Markdown Files

Whether you write your book’s content in Jupyter Notebooks (.ipynb) or in regular markdown files (.md), you’ll write in the same flavor of markdown called MyST Markdown.

What is MyST?

MyST stands for “Markedly Structured Text”. It is a slight variation on a flavor of markdown called “CommonMark” markdown, with small syntax extensions to allow you to write roles and directives in the Sphinx ecosystem.

What are roles and directives?

Roles and directives are two of the most powerful tools in Jupyter Book. They are kind of like functions, but written in a markup language. They both serve a similar purpose, but roles are written in one line, whereas directives span many lines. They both accept different kinds of inputs, and what they do with those inputs depends on the specific role or directive that is being called.

Using a directive

At its simplest, you can insert a directive into your book’s content like so:

```{mydirectivename}
My directive content
```

This will only work if a directive with name mydirectivename already exists (which it doesn’t). There are many pre-defined directives associated with Jupyter Book. For example, to insert a note box into your content, you can use the following directive:

```{note}
Here is a note
```

This results in:

Note

Here is a note

In your built book.

For more information on writing directives, see the MyST documentation.

Using a role

Roles are very similar to directives, but they are less-complex and written entirely on one line. You can insert a role into your book’s content with this pattern:

Some content {rolename}`and here is my role's content!`

Again, roles will only work if rolename is a valid role’s name. For example, the doc role can be used to refer to another page in your book. You can refer directly to another page by its relative path. For example, the role syntax {doc}`intro` will result in: Quantum Tools for Computer Programmers.

For more information on writing roles, see the MyST documentation.

Adding a citation

You can also cite references that are stored in a bibtex file. For example, the following syntax: {cite}`holdgraf_evidence_2014` will render like this: [holdgraf_evidence_2014].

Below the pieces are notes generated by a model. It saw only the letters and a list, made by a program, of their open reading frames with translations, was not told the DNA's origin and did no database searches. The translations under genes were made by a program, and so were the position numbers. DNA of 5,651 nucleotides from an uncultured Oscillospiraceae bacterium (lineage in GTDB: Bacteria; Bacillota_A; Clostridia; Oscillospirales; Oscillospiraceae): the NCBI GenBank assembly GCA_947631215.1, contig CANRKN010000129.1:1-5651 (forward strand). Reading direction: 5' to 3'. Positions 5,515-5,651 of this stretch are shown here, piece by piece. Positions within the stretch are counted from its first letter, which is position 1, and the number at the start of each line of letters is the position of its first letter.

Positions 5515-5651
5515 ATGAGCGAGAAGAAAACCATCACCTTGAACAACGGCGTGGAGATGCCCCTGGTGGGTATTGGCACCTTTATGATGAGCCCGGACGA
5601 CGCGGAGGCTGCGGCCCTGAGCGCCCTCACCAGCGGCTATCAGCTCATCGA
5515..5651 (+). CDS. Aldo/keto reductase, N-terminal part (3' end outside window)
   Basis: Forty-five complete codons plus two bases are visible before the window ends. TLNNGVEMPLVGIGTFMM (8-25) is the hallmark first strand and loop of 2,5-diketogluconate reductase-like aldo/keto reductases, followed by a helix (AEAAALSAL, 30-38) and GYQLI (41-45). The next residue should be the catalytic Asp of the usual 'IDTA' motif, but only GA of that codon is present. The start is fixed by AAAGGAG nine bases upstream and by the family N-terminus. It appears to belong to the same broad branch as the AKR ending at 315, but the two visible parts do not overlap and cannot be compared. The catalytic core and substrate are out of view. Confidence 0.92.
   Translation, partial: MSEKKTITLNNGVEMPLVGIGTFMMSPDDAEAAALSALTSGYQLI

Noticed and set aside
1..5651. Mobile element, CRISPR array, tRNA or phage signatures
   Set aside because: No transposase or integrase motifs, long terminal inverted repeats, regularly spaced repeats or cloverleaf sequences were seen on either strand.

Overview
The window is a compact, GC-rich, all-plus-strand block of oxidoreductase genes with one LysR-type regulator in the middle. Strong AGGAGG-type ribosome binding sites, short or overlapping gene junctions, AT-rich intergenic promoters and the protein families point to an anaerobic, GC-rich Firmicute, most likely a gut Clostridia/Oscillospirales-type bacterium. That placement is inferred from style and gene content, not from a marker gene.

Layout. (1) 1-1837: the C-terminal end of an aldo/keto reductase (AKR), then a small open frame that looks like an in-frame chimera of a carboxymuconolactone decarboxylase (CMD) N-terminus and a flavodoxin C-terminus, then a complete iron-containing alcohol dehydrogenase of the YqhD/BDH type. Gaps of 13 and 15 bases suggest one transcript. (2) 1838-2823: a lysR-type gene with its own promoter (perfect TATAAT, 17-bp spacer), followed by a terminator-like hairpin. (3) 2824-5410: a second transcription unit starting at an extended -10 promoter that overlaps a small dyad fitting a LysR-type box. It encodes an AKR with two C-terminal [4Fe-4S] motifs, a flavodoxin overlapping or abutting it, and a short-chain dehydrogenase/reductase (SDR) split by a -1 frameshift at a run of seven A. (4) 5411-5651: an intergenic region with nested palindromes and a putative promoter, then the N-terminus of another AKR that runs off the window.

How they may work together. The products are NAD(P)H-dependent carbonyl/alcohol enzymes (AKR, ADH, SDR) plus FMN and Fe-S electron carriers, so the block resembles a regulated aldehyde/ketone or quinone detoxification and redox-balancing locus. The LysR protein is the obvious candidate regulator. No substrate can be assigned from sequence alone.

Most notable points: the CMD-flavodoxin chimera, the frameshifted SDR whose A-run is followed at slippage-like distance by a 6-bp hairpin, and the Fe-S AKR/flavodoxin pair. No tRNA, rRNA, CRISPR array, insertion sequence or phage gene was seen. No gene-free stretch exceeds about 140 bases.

Moreoever, you can insert a bibliography into your page with this syntax: The {bibliography} directive must be used for all the {cite} roles to render properly. For example, if the references for your book are stored in references.bib, then the bibliography is inserted with:

```{bibliography} references.bib
```

Resulting in a rendered bibliography that looks like:

PT93

Svatopluk Poljak and Zsolt Tuza. Maximum cuts and largest bipartite subgraphs. In Combinatorial Optimization, Proceedings of a DIMACS Workshop, New Brunswick, New Jersey, USA, 1992/93, volume 20 of DIMACS Series in Discrete Mathematics and Theoretical Computer Science, 181–244. DIMACS/AMS, 1993. URL: https://doi.org/10.1090/dimacs/020/04, doi:10.1090/dimacs/020/04.

Executing code in your markdown files

If you’d like to include computational content inside these markdown files, you can use MyST Markdown to define cells that will be executed when your book is built. Jupyter Book uses jupytext to do this.

First, add Jupytext metadata to the file. For example, to add Jupytext metadata to this markdown page, run this command:

jupyter-book myst init markdown.md

Once a markdown file has Jupytext metadata in it, you can add the following directive to run the code at build time:

```{code-cell}
print("Here is some code to execute")
```

When your book is built, the contents of any {code-cell} blocks will be executed with your default Jupyter kernel, and their outputs will be displayed in-line with the rest of your content.

For more information about executing computational content with Jupyter Book, see The MyST-NB documentation.